AUSTRALIA - The Sept 7 election is set to alter Australia's economic direction, with its two candidates presenting very different views about the path to future growth.
But this is unlikely to matter as much - at least not in the short term - as the fact that Australia will again have a leader with a clear majority.
To be sure, Prime Minister Kevin Rudd and opposition leader Tony Abbott have clashed fiercely on the economy, with Mr Abbott's conservative coalition pledging to repeal taxes and cut spending.
But many analysts believe that no matter who wins, the immediate impact of the election on Australia's currency and growth is likely to be positive because it will finally end a period of political instability in Canberra.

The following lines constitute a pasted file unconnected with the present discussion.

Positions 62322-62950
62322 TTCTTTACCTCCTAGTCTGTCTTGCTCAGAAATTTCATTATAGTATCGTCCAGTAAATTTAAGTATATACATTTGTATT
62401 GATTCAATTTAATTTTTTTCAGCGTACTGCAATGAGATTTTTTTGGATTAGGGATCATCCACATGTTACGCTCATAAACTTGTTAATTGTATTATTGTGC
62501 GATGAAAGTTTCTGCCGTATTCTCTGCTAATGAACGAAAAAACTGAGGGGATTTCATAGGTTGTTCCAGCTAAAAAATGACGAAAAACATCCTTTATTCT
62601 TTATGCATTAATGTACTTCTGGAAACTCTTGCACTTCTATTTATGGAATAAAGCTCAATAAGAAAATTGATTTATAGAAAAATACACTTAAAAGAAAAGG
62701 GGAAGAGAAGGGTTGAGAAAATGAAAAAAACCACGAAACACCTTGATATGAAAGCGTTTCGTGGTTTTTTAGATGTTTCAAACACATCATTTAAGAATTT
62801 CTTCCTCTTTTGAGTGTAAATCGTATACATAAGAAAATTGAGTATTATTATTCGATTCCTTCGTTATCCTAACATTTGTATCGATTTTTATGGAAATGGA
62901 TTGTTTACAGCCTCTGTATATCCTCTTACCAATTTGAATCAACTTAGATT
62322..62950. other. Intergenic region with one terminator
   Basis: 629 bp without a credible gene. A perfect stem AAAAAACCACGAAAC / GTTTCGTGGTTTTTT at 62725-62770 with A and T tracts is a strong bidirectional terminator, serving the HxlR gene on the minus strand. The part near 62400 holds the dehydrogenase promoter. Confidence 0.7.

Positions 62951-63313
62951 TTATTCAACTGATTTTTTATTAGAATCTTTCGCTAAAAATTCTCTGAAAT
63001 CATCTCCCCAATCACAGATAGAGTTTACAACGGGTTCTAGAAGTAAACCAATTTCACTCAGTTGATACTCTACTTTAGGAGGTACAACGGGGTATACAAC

For the past three years, a Labor- led coalition has ruled with a razor-thin majority after the 2010 election produced no clear winner for the first time in more than 70 years.
"After this election, businesses and consumers will know where they stand," chief economist at the Australia and New Zealand Banking Group, Mr Warren Hogan, told The Straits Times.
"There will be more political clarity and not as much manoeuvring with minor parties. That will give a boost to confidence."
Australia has been labelled the strongest economy in the developed world by the International Monetary Fund and unemployment is relatively low at 5.7 per cent. But the Australian dollar and interest rates have plummeted in the past year amid concerns about the impact of China's slowdown and a slowing of Australia's decade-long resources boom.